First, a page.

“But the fact that he received this training, and the fact that he deliberately ignored his vow to commit one of the most destructive acts against our Constitution and our democracy, really influences the government’s attitude towards his behavior,” she said.
Defense attorney Daniel Lindsay argued that his client’s services to the country should not be used against him. He said that Gruppo initially wanted to be silent about his military service because, in his opinion, he embarrassed her.
“And he did it,” Howell cut in. “Let’s not spare words.”
But the judge said she was surprised by the Justice Department’s position because she believed most Americans would show “tremendous respect” for the Gruppo’s service.
“And it’s not just because I grew up in military bases around the world,” Howell added.
In most criminal cases, judges generally view the defendant’s military service as a mitigating factor in leniency, said James Markham, professor of public law and public administration at the University of North Carolina at Chapel Hill. But he understands how the Justice Department could have concluded that rioters with military experience should be given higher standards than those who do not.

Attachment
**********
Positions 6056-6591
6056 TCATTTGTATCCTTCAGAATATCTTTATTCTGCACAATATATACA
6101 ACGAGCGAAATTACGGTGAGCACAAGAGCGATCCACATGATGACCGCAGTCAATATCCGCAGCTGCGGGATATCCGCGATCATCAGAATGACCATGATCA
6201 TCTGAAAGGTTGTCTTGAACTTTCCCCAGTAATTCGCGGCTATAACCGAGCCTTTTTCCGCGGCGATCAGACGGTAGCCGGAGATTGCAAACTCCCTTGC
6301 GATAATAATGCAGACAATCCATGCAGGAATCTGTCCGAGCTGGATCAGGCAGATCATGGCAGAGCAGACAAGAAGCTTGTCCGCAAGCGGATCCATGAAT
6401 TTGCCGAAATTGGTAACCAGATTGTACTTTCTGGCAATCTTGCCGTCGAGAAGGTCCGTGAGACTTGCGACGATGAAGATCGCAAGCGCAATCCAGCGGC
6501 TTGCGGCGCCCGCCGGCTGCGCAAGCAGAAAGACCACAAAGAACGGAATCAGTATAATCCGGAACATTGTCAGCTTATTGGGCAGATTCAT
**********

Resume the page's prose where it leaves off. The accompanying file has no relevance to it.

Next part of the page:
“Obviously this is not directly related to their military service, but it is also not entirely conceptually related to the fact that someone who is a veteran or who has completed military service can be seen as having a better understanding of the importance of civilian control and stability in elections. “- said Markham. , lawyer, veteran of the Air Force.
More than 650 people are accused of the January 6 attack. Some of the most severely indicted rioters, including members of extreme right-wing extremist groups, have a military background. A handful of riot defendants were on active duty, including an army reservist who wore Hitler’s mustache at his job at a naval base.
More than 100 people accused of riots have pleaded guilty, mostly to offenses punishable by up to six months’ imprisonment. As of Friday, two dozen were sentenced. At least three of those convicted are veterans, according to a review of court records by the Associated Press.